Oct. 10, 2017—Vehicle repair outlets with above average growth of foreign nameplate volume increased their bay counts in the U.S. between 2011 and 2016, according to Lang Marketing.
Bay losses were suffered by outlets that lagged in foreign nameplate business.
"Foreign specialists and repair specialists added substantially to their service bay populations between 2011 and 2016, as did dealers," said Jim Lang, president of Lang Marketing. "All three outlet groups are expanding their foreign nameplate repair at above average rates."
According to Lang, at mid-year 2016, there were 6,000 fewer car and light truck bays in the U.S. than four years earlier.
While service stations suffered the loss of 10,000 bays from 2012 to 2016, repair specialists (outlets that offer a limited menu of vehicle service jobs), foreign specialists and dealers together added 17,000 light vehicle service bays.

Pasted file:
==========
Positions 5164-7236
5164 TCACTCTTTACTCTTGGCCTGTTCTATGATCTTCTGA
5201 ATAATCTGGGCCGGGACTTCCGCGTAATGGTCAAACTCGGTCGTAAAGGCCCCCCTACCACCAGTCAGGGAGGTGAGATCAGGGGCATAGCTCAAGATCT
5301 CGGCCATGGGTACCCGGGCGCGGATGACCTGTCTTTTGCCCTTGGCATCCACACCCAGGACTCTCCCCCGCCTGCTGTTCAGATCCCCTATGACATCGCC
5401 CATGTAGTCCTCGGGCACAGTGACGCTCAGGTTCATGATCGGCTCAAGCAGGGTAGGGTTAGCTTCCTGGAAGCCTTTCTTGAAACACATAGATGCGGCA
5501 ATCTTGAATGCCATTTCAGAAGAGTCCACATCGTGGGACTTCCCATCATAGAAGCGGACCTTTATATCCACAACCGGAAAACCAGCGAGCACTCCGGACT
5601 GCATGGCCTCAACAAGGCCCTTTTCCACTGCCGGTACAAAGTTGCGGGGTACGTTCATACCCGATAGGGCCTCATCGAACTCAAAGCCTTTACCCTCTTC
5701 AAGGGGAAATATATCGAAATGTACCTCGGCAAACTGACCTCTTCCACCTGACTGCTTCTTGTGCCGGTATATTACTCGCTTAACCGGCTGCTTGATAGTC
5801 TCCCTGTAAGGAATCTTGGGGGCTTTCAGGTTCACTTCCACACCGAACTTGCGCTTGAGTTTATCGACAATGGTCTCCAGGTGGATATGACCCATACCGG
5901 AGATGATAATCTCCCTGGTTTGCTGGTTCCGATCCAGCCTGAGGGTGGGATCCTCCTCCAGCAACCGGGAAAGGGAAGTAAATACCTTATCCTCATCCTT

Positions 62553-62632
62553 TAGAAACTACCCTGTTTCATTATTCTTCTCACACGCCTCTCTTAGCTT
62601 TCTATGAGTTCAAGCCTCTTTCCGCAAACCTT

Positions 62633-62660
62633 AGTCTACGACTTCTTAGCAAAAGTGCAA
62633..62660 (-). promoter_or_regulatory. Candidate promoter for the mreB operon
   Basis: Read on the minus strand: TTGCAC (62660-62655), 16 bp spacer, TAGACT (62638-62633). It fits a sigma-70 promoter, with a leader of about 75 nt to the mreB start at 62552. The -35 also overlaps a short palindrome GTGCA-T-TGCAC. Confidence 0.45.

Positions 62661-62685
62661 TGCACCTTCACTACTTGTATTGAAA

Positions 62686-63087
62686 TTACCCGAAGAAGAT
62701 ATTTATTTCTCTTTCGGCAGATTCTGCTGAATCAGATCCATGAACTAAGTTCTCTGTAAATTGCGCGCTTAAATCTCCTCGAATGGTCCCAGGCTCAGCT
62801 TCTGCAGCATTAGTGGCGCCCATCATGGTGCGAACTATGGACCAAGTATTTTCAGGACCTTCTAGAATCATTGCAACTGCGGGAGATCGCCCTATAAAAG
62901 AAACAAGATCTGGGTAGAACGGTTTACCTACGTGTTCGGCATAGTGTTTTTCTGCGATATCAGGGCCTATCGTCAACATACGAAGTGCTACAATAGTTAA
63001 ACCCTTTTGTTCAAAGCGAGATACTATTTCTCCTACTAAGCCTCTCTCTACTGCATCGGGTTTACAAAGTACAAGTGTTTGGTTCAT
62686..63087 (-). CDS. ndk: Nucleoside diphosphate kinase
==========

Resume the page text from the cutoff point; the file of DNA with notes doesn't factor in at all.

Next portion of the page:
Foreign cars and light trucks generated over 88 percent of service market product growth from 2012 to 2016. This helped alter the number of service bays in major groups of repair outlets.
Repair specialists added 8,000 bays between 2012 and 2016, boosting their bay share to 19 percent.
The success of repair specialists in the expanding foreign vehicle repair market enabled them to increase their bay count at a time when the car and light truck bay population was shrinking nationwide.
Foreign specialists recorded the greatest percentage gain in service bays (nearly 8 percent) as they added 6,000 bays from 2012 to 2016.
Foreign specialists also increased their share of light vehicle bays.
Following a sharp decline in bay count, resulting from the 2008 Recession, vehicle dealers added 3,000 bays between 2012 and 2016, marking the recovery of their service market position. During 2016, dealers operated one-quarter of light vehicle service bays in the U.S.
Service stations suffered over 40 percent of the service bay losses between 2012 and 2016.
Service stations, despite increasing their overall service market product share during the past four years, need to improve their foreign vehicle service performance, Land said.